Conflict resolution has also been studied in non-humans, like dogs, cats, monkeys, snakes, elephants, and primates (see Frans de Waal, 2000). Aggression is more common among relatives and within a group than between groups. Instead of creating a distance between the individuals, however, the primates were more intimate in the period after the aggressive incident. These intimacies consisted of grooming and various forms of body contact. Stress responses, like an increased heart rate, usually decrease after these reconciliatory signals. Different types of primates, as well as many other species who are living in groups, show different types of conciliatory behaviour. Resolving conflicts that threaten the interaction between individuals in a group is necessary for survival and hence has a strong evolutionary value. These findings contradicted previous existing theories about the general function of aggression, i.e. creating space between individuals (first proposed by Konrad Lorenz), which seems to be more the case in conflicts between groups than it is within groups. In addition to research in primates, biologists are beginning to explore reconciliation in other animals. Until recently, the literature dealing with reconciliation in non-primates have consisted of anecdotal observations and very little quantitative data. Although peaceful post-conflict behavior had been documented going back to the 1960s, it wasn’t until 1993 that Rowell made the first explicit mention of reconciliation in feral sheep. Reconciliation has since been documented in spotted hyenas, lions, dolphins, dwarf mongoose, domestic goats, and domestic dogs.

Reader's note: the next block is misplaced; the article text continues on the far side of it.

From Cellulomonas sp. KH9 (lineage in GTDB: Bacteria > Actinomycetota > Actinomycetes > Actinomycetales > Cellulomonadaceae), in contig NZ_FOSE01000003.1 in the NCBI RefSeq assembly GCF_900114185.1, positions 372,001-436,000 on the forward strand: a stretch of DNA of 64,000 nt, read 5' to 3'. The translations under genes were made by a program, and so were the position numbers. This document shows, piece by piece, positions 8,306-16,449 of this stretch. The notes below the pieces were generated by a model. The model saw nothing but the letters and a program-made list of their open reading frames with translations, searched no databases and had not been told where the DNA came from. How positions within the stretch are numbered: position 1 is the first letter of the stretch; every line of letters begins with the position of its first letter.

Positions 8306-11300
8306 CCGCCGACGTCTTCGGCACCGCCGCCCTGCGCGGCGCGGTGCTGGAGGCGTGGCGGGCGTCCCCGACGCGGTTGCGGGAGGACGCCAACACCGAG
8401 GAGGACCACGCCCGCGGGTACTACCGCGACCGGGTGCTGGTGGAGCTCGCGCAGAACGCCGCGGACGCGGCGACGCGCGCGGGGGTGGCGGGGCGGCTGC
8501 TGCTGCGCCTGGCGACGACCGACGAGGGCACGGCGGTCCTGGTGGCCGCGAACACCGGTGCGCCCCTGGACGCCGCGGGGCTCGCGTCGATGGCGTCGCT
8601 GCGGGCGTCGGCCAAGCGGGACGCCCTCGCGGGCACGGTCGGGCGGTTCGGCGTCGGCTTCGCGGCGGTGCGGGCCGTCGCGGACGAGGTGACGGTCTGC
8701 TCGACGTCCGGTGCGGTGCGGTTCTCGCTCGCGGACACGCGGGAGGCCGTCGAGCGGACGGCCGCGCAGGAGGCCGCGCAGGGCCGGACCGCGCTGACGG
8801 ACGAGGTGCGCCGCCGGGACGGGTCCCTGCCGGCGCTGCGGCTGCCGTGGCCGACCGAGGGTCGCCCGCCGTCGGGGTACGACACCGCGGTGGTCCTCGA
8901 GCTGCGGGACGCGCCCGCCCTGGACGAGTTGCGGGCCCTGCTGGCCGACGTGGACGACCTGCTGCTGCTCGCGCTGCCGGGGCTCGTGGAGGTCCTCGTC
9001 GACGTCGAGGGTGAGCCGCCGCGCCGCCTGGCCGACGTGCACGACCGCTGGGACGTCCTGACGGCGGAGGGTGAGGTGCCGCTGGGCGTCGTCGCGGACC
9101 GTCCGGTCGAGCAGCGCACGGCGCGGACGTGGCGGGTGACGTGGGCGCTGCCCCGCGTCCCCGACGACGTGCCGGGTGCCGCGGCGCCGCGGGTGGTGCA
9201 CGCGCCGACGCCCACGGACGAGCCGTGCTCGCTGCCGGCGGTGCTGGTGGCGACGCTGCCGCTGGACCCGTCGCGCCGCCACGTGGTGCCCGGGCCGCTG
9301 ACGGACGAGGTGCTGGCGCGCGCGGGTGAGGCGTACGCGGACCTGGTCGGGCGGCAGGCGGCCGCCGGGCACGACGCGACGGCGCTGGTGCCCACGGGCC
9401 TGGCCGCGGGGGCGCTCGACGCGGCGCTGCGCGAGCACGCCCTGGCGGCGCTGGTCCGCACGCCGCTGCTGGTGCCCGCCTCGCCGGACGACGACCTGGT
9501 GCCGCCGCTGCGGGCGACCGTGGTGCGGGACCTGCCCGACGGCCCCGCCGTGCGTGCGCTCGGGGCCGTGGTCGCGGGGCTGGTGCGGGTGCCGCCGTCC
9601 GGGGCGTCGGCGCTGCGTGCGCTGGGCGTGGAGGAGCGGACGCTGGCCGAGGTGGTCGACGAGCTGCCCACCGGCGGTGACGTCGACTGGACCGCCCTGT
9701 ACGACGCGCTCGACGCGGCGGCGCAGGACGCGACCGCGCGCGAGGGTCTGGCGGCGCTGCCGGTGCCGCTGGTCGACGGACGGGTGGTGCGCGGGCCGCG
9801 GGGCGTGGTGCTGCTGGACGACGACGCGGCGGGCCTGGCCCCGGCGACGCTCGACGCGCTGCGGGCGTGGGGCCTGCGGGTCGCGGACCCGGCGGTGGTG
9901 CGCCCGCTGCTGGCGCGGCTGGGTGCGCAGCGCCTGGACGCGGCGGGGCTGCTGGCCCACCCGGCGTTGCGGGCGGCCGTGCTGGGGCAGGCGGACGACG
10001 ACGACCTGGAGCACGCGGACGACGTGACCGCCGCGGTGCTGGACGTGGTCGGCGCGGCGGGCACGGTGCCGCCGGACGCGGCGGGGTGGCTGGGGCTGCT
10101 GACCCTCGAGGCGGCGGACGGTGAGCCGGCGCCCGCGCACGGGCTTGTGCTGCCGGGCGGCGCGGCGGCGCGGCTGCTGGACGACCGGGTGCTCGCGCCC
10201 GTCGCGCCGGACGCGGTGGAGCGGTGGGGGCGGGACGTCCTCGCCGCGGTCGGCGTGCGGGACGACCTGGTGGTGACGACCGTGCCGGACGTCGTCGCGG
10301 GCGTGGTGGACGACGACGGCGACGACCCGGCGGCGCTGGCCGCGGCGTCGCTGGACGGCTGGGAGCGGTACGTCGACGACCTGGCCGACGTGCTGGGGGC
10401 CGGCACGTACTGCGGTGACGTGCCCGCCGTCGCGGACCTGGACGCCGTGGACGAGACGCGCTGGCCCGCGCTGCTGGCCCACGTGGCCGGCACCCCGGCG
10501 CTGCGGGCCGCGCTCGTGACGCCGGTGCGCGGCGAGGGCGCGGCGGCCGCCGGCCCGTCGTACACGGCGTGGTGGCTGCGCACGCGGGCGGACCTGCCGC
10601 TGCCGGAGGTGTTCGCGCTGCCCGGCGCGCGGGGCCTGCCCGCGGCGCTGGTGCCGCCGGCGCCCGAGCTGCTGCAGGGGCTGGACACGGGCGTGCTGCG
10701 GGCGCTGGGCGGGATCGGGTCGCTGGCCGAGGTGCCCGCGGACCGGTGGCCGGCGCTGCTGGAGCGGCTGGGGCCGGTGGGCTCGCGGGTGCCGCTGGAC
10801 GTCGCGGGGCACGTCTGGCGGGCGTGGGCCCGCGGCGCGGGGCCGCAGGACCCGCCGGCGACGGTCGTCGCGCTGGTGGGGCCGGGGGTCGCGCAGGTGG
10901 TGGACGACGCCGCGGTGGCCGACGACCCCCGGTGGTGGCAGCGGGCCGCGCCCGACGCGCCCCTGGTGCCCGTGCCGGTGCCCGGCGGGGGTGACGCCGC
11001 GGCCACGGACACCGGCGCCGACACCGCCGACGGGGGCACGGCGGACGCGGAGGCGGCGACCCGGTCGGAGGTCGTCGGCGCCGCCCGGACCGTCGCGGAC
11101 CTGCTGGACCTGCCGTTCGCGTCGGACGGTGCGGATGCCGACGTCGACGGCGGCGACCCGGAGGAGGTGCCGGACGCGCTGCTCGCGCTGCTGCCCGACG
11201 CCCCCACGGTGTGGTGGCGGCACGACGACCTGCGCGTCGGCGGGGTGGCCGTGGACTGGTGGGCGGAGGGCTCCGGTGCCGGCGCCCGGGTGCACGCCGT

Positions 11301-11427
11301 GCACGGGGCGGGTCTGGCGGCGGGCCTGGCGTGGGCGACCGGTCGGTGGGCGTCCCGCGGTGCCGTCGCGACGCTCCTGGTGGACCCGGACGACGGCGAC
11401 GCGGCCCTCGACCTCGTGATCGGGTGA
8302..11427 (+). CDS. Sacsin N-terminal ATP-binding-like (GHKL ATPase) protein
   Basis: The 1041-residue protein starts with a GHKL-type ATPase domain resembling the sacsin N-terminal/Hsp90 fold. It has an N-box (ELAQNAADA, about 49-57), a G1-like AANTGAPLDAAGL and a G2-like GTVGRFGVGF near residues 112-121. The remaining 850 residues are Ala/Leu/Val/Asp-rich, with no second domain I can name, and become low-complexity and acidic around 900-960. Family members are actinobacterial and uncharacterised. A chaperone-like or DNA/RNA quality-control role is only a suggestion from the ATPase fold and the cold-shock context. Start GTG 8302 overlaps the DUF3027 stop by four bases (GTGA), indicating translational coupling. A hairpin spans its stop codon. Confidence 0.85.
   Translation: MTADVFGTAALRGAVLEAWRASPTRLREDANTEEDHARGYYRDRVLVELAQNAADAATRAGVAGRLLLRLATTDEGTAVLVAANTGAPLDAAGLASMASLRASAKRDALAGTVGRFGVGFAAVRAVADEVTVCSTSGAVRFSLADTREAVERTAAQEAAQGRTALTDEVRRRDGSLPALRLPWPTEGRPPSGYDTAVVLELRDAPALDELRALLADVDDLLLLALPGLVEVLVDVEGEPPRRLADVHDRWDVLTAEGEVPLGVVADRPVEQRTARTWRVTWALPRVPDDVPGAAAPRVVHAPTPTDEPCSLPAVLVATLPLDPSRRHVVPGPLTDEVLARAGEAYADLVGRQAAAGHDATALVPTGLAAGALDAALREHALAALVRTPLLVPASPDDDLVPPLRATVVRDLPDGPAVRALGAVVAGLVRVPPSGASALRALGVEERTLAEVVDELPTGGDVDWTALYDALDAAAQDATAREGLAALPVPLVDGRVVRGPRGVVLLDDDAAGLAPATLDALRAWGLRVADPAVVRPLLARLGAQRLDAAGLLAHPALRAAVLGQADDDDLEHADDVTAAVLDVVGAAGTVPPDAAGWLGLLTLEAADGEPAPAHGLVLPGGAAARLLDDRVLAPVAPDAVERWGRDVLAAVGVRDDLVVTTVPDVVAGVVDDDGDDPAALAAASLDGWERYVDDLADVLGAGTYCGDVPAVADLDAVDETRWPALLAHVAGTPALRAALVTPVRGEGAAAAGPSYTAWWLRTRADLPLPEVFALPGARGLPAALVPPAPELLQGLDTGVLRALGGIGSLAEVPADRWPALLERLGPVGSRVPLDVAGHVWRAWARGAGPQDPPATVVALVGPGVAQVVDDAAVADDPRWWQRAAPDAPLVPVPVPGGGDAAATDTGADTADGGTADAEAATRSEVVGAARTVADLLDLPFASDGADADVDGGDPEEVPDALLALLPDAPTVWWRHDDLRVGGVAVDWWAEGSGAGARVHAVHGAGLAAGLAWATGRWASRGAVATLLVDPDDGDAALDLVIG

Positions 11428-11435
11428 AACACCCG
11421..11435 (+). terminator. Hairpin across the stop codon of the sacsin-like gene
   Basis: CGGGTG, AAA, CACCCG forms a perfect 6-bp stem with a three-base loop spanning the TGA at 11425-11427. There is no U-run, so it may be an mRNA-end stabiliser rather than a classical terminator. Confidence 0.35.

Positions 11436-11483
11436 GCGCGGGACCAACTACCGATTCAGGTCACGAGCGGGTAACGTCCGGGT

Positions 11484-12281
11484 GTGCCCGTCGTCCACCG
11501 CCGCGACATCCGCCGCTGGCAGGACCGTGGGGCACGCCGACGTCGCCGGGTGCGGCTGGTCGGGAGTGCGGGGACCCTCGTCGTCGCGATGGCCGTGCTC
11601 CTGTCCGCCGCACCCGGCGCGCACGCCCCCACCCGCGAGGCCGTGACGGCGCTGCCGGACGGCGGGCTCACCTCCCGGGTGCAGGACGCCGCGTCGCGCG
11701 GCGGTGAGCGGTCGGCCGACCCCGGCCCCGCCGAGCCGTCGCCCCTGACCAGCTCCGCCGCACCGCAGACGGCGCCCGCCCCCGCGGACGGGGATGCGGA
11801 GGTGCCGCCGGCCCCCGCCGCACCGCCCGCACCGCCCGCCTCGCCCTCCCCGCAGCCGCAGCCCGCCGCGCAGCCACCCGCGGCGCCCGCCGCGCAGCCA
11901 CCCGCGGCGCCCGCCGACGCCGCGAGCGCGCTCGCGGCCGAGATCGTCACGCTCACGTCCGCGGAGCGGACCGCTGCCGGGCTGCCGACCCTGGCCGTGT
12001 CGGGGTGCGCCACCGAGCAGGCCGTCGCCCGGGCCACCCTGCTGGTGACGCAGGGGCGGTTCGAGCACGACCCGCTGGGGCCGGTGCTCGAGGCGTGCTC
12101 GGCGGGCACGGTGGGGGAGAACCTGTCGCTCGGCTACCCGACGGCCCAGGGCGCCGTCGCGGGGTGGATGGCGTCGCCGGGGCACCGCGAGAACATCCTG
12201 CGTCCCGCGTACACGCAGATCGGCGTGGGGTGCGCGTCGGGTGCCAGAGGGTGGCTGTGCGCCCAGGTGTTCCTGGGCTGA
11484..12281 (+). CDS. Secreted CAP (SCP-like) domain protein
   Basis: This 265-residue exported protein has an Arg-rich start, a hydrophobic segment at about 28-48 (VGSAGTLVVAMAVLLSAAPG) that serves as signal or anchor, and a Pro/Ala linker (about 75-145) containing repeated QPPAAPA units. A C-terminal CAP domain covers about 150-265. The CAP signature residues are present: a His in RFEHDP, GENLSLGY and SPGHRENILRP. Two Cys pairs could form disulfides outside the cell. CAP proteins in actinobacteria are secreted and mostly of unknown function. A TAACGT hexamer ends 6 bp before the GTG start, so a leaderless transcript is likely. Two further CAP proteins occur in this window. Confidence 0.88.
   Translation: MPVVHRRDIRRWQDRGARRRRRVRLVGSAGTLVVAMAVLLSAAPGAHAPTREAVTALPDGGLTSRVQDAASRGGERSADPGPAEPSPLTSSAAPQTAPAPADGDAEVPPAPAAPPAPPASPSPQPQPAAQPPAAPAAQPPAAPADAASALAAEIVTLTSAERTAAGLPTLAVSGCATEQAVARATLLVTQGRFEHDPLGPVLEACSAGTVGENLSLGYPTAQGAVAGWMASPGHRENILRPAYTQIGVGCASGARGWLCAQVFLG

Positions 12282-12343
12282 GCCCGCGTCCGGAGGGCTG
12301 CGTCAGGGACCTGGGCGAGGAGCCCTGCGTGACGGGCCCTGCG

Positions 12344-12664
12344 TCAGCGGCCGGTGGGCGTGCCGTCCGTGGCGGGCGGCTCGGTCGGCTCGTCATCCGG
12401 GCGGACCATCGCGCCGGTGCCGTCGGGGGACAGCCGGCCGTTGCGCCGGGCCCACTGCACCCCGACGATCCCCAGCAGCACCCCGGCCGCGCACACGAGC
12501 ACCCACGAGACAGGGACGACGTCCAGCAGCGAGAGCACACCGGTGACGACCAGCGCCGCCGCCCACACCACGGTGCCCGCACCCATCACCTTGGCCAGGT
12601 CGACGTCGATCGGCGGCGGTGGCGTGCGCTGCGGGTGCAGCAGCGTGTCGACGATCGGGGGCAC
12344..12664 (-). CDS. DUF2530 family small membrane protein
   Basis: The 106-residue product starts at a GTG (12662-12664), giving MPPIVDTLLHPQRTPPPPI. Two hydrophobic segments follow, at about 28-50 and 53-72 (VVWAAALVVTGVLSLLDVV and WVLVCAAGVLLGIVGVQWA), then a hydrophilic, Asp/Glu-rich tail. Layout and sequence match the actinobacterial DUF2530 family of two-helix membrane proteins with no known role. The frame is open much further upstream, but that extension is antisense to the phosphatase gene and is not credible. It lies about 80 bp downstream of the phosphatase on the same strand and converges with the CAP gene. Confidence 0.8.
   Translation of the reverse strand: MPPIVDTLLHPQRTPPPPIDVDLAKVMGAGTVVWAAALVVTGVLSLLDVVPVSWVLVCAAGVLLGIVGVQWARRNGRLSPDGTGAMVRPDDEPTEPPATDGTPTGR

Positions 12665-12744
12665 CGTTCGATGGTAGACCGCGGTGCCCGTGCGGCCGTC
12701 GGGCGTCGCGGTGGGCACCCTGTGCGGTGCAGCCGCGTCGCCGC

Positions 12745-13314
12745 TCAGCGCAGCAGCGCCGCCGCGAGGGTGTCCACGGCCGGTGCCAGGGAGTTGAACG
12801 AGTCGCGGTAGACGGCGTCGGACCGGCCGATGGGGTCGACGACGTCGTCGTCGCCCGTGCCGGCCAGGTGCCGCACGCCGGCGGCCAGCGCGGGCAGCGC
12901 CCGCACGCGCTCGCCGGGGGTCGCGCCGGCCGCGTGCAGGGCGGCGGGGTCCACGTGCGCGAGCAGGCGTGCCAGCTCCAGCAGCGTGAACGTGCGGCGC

Universities worldwide offer programs of study pertaining to conflict research, analysis, and practice. The Cornell University ILR School houses the Scheinman Institute on Conflict Resolution, which offers undergraduate, graduate, and professional training on conflict resolution. Eastern Mennonite University’s Center for Justice and Peacebuilding offers a BA and MA with a focus on practical applications in conflict-affected communities and regions. Additional graduate programs are offered at Georgetown University, Johns Hopkins University, and Trinity College Dublin. George Mason University’s Institute of Conflict Analysis and
Resolution offers undergraduate, certificate and masters programs in Conflict Analysis and Resolution and a Ph.D. program in The Philosophy in Conflict and Conflict Resolution. Nova Southeastern University offers a Ph.D. in Conflict Analysis & Resolution which trains students in the skills and techniques of practice, interdisciplinary research, policy and program development, historical critique, cultural analysis, and theoretical foundations of the field. It is offered in both online and on-campus formats.
Many students completing a doctoral program enter the field as researchers, theorists, analysts, policy makers and professors in higher education.
Furthermore, the Pax Ludens Foundation based in the Netherlands is an organization that puts together conflict resolution simulations set in an International Relations scenario to help students learn about the intricacies of where conflict emerges in the world of international politics.
Conflict resolution is a growing area of interest in UK pedagogy, with teachers and students both encouraged to learn about mechanisms that lead to aggressive action, and those that lead to peaceful resolution.